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Automation

Automation Best Practices

With automation, it becomes easier to handle comprehensive testing and leave QA on manual tests that are a must to do. Regression testing is a good example of automation testing since it covers all the functionality. Automating the regression tests provides extended coverage and results improving the product quality and ROI.

However, it’s not always a good idea to automate all the tests, so let’s go through some best practices for automation:

  1. What to Automate?

    This is the first thing to tackle before going forward, even before asking what to automate; we need to check if we are ready to automate. If a product is continuously in development, it is not a good idea to automate such a product. Except for the cases where a product has a good amount of stable functionality which is not affected by things still in development.
    So, the best approach for automation is :

    • To pick the stable and frequently used functionality.
    • To pick the tests which need a vast amount of data sets.
    • To pick the tests that extend on multiple builds, OS, and browsers.
  2. Ownership of the tests

    It is always recommended to assign multiple QA engineers to one project for better quality, ownership, and collaboration of ideas. It helps with writing better test cases, coverages, and low chances of failed test suites. To integrate automation into testing infrastructure, the entire team needs to be on board.

  3. Remove Uncertainty

    Sometimes, poor planning and designing can lead to inconsistency and constant increasing time to analyze and fix errors. So along with better planning and designing, good implementation and execution are equally important. It is recommended to constantly update the test cases within the automation test suite.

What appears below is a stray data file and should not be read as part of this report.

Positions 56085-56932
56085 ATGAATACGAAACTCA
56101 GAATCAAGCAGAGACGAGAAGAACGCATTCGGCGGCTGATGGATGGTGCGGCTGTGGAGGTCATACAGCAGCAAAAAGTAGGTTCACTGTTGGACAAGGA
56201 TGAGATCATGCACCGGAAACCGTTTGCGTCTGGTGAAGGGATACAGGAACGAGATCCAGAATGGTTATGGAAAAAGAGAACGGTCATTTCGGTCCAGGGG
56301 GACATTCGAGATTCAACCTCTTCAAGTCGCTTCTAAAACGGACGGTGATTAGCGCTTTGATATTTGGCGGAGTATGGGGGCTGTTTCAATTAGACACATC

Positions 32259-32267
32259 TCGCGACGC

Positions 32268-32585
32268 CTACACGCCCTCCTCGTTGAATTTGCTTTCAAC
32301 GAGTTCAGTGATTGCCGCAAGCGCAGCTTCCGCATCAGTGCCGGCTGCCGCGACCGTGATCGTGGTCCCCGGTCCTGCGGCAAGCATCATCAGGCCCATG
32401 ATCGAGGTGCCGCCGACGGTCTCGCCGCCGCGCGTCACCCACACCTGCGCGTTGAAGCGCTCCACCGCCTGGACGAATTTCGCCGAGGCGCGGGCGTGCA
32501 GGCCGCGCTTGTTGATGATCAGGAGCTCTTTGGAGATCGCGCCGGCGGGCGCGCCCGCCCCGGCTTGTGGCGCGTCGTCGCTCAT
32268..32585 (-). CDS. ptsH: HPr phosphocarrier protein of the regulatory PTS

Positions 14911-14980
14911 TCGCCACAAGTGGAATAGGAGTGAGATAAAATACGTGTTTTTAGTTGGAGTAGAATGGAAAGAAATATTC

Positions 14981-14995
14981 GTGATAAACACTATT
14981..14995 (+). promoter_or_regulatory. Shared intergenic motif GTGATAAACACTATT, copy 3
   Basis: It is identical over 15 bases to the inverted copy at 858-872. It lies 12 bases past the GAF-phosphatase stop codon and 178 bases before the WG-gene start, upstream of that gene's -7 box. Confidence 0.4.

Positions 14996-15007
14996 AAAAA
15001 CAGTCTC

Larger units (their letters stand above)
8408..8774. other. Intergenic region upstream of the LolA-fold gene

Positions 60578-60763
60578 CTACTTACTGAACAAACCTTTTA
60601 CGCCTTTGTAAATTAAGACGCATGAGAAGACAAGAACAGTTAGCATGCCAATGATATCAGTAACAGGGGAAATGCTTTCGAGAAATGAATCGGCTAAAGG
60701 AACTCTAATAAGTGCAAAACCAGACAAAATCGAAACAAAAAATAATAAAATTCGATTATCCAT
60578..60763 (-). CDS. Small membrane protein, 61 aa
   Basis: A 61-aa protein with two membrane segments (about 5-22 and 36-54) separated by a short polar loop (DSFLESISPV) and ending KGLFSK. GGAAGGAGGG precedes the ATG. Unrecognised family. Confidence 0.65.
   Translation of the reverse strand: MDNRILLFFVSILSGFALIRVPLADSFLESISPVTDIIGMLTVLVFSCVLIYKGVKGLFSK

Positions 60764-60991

4. Picking the automation tool

    While picking the automation tool to go with, we need to keep a few things in mind:

    • Software Nature: If an application is designed to run on mobile devices or the web, we may/ may not be able to use the same tool.
    • Team experience: Sometimes not all the QA members are familiar with coding languages so we have the choices to go with codeless automation tools.
    • Budget: Depending on the budget, a team can buy a license for a tool or can go with an open source tool if the budget is really low.
  5. Record for better debugging

    Having logs for all actions taken is necessary for debugging, we can manually put logs, and screenshot actions so that we can get a detailed report after a test is run, or we can go with some tool that has integrated reporting functionalities.

  6. Use Data-Driven Tests

    Writing the test scripts only handles static scenarios and can not cover all the possible data combinations, having data-driven tests not only helps with dynamic scenarios but also helps generate a vast amount of data in an empty environment.

  7. Implementing Cross Browser/ OS support

    Since all the users won’t be using the same machine, OS, and browsers, automation needs to be performed on different browsers and OS, so the tests should contain all the necessary elements to make it cross-browser.

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